Brenna & Kenny

Wild Salmon (Pt. 1) – Coho

As mentioned in last week’s post, we are currently offering 3 species of Wild Pacific Salmon. Each salmon has its own unique flavor and nutritional profile. Today we’ll focus on Coho, a longtime FishHugger favorite.

Coho, also known as Silver Salmon, is the 2nd largest species of Wild Pacific Salmon with an average weight of 12 pounds. Generally, Coho is considered America’s favorite wild salmon and widely considered the best salmon for grilling. Coho is known for its delicate flavor and firm orange-red flesh. A 3 ounce serving of coho provides 20 grams of protein, 4.3 mcg of vitamin B12, 900 mg of Omega 3s DHA & EPA, 9.6 mcg of vitamin D and trace amounts of phosphorous, selenium, and potassium. The marine derived omega-3 fatty acids found in coho (and all wild salmon) are readily absorbed by the body, and much more nutritionally valuable than fish oil capsules.

Here’s an easy recipe to try:

Planked Alaska Coho Salmon with Mediterranean Medley


2 Tablespoons chopped chives
2 Tablespoons chopped fresh tarragon
2 Tablespoons chopped fresh thyme
2 Tablespoons of one of the following: fresh marjoram, Thai basil, basil, or oregano
1.5 pounds Alaska Coho Salmon filets
1/2 lemon
Sea salt and fresh ground pepper, to taste


Soak wood plank in water 30 minutes to 2 hours. Blend herbs.

Pat wood plank with paper towels and lightly oil one side. Lay Coho Salmon on coated side of plank. Squeeze lemon juice on salmon; season liberally with salt and pepper. Pat/rub 1 to 2 tablespoons herb blend on each salmon portion or all onto salmon side. Let the salmon rest 5 minutes before cooking.

Heat grill to medium-high heat. Grill salmon using indirect heat in covered grill for 10 to 15 minutes. Cook just until the salmon is opaque throughout.

Tip: This recipe works great whether you use a plank or cook straight on the grill. Or bake at 400 degrees F (6 to 7 inches from heat source) for 10 to 15 minutes.

Serves 4-6 people with a total prep and cook time of 30 minutes.

We are currently offering a June 2021 special on a case of coho salmon (25 pounds). Join our email list to get access to monthly market specials or contact us for details.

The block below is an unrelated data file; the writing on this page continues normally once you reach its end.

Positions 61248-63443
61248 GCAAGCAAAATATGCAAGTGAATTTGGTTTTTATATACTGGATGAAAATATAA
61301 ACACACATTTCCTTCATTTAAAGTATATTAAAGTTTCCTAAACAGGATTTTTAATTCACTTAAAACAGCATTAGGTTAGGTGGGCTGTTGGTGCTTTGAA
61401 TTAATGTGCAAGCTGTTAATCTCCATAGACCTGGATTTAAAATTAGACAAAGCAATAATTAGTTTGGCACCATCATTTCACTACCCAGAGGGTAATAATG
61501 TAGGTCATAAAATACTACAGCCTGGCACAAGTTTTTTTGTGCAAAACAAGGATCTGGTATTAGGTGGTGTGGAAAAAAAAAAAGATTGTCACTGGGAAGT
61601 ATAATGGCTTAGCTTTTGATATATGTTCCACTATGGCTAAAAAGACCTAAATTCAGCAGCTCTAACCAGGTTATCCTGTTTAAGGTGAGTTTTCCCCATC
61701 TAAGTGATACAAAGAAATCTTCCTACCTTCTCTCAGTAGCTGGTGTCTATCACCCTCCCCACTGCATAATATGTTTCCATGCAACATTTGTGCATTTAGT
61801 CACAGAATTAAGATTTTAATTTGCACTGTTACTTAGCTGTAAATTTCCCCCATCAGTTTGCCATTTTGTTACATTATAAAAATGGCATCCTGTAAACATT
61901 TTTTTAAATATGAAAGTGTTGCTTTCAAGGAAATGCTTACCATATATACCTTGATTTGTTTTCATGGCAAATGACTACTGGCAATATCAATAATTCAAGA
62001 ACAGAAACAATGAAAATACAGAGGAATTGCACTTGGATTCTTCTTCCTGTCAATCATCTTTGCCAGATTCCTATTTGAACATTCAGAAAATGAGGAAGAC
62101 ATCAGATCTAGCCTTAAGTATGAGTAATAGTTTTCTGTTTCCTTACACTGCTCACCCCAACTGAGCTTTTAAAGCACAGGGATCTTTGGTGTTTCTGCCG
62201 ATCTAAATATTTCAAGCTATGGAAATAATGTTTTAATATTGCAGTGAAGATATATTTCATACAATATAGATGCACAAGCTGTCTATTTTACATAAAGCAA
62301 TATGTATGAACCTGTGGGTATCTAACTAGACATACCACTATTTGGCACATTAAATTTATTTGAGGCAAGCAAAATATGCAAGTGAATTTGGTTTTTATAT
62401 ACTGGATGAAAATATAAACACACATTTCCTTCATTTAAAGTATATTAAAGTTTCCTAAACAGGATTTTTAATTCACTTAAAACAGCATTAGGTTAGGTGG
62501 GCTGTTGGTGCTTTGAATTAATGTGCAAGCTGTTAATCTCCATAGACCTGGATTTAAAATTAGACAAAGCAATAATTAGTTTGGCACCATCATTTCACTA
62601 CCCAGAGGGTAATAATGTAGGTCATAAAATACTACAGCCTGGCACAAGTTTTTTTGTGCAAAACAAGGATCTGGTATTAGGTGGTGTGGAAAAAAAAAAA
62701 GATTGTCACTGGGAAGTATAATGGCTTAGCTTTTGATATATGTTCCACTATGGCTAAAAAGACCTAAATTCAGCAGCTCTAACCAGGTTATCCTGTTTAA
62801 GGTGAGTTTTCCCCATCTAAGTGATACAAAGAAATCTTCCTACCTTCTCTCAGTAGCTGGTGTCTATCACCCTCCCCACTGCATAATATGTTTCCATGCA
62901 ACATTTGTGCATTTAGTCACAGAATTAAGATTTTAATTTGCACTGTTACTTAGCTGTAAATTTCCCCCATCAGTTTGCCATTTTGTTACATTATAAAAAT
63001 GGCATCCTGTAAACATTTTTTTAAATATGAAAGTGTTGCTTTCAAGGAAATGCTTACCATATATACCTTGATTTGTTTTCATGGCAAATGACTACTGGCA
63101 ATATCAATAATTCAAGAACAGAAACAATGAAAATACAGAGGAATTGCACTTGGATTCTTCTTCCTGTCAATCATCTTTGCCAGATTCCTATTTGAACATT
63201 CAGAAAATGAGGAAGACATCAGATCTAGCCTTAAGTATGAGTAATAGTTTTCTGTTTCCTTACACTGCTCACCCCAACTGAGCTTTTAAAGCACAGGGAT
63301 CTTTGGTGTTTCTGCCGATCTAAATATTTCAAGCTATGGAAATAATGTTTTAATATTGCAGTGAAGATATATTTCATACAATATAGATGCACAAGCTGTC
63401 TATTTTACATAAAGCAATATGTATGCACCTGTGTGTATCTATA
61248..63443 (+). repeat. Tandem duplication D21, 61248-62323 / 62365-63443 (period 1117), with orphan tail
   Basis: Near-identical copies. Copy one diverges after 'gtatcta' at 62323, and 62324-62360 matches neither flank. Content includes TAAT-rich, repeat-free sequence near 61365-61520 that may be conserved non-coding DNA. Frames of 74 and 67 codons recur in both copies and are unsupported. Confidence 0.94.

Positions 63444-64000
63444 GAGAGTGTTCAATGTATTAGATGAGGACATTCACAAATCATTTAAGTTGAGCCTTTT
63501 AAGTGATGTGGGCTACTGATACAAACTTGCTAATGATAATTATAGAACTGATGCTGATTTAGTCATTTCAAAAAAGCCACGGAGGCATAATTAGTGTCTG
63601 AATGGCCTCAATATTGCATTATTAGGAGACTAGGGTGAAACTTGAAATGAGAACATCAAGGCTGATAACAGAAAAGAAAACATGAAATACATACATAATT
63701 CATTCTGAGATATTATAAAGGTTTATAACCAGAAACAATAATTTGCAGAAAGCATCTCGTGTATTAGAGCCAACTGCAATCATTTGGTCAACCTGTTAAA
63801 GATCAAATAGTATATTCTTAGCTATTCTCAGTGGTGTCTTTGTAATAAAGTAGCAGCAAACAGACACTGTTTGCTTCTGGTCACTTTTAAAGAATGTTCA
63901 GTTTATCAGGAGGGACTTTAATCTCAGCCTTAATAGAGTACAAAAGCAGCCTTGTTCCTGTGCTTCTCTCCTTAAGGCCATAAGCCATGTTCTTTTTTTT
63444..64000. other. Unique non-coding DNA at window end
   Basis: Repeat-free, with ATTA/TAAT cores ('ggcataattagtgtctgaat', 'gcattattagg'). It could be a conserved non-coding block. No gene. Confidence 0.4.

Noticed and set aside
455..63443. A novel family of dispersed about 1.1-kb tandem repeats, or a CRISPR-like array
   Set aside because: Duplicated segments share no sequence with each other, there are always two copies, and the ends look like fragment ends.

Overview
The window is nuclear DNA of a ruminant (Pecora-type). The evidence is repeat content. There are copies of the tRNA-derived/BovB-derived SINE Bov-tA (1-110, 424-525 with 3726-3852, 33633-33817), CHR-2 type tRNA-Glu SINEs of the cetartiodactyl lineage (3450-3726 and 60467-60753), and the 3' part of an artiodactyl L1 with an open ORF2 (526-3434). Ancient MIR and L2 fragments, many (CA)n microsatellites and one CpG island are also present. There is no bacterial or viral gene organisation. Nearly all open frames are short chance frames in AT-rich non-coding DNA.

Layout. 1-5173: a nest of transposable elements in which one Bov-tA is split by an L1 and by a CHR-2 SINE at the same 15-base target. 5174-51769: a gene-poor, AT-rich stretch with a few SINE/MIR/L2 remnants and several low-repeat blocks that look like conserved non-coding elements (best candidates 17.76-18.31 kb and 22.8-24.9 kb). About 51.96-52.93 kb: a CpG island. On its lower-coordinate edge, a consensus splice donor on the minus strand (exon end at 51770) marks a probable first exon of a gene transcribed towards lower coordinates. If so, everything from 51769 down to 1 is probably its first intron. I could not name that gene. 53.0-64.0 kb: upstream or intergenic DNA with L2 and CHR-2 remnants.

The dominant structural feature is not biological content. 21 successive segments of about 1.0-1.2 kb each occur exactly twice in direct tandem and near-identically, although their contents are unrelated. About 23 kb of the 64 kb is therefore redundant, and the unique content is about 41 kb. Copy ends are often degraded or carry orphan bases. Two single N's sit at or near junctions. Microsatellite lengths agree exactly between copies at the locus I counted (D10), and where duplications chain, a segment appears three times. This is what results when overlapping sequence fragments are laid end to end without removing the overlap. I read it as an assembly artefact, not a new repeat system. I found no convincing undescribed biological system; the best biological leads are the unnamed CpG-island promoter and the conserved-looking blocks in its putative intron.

Eat Well,

Brenna & Kenny

Hello New Mexico!

The changing seasons push us along a well worn path more than the calendar does. When my fig trees in Phoenix are ripening, it’s time to pack for a mini-migration.

I’m excited for cherry season to start, especially after late frost killed ‘em all last year around Albuquerque. We picked and juiced 400 pounds of locally grown cherries 2 years ago and fermented the most amazing cherry chocolate chile meade. I am hoping to repeat the experiment and have a party!

Beef harvest is on schedule in spite of the current drought conditions. My grandfather insisted on under stocking the summer ranch near Sofia, New Mexico so we would always have fat beef to eat, save the grass to build soil and sequester carbon.

We look forward to our first day back to the Los Ranchos Growers Market tomorrow to visit with friends and shop the market. We intend to be there most Saturday’s throughout the summer and our market calendar & events page is currently updated through early July 2021.

We stock 3 varieties of wild Alaska salmon to fill your freezer along with a little halibut and black cod to treat yourself and maybe a lucky few.

See you at the market!

Kenny & Brenna

Shameless Self Promotion 🤩

We asked an artist farmer friend to interpret our business in an image. She produced a surreal and stunning stippled drawing that we have displayed at markets for years. The image has recently been applied to 50 white cotton tee shirts as the first FishHugger merch! Order and pick one up for $20 or have it shipped anywhere in the USA for $30. Sizes range from XS to XXL. If this new venture proves popular, more images from the same artist are ready to apply to other products.

We plan to extend our time in Arizona for another week or few. Our market calendar is updated often to help you get what you need seasonally. In addition to the Phoenix markets, we are currently scheduling pick up appointments through May 8.

Market research side note: My small scale survey suggests that vegans spend more per visit than strict carnivores or omnivores. My best explanation is that vegans want to feed non-vegan friends and family members high quality wild fish and grass fat beef. Does that mean FishHugger foods are vegan approved? You be the judge!



7 Weeks Phoenix!

Spring is nearly here and we intend to continue our favorite Phoenix Farmers Markets for 7 more weekends, through May 2, 2021. We welcome orders placed for pick up at the market or appointments for a personal shopping experience in our private test kitchen. Contactless curbside pick up also available. Our calendar of markets and events is always kept current and our product list is updated frequently to reflect availability.

Brenna & Kenny

Steak with Leeks and Anchovy Butter

Day to day, we find that our family’s primary protein is grass-fed ground beef. A few times per year though, we do treat ourselves to an excellent steak. Our beef is dry aged 21 days and we recommend an additional few days in the fridge of wet aging prior to cooking your steak, it’ll be tastier and more tender. Here’s a great recipe to try if you’re interested in pan searing, rather than grilling your steak.

Steak with Leeks and Anchovy Butter

Sea salt and black pepper

Two 1 pound steaks or one 2 pound steak

1/4 cup oil-packed salted anchovies

1/2 cup red wine vinegar

2 small shallots, minced

1 cup (2 sticks) plus 6 tbsp unsalted butter

1/2 cup chopped Italian parsley leaves

3 lbs leeks, trimmed, rinsed, and split lengthwise

1/2 cup dry white wine

2 tbsp extra virgin olive oil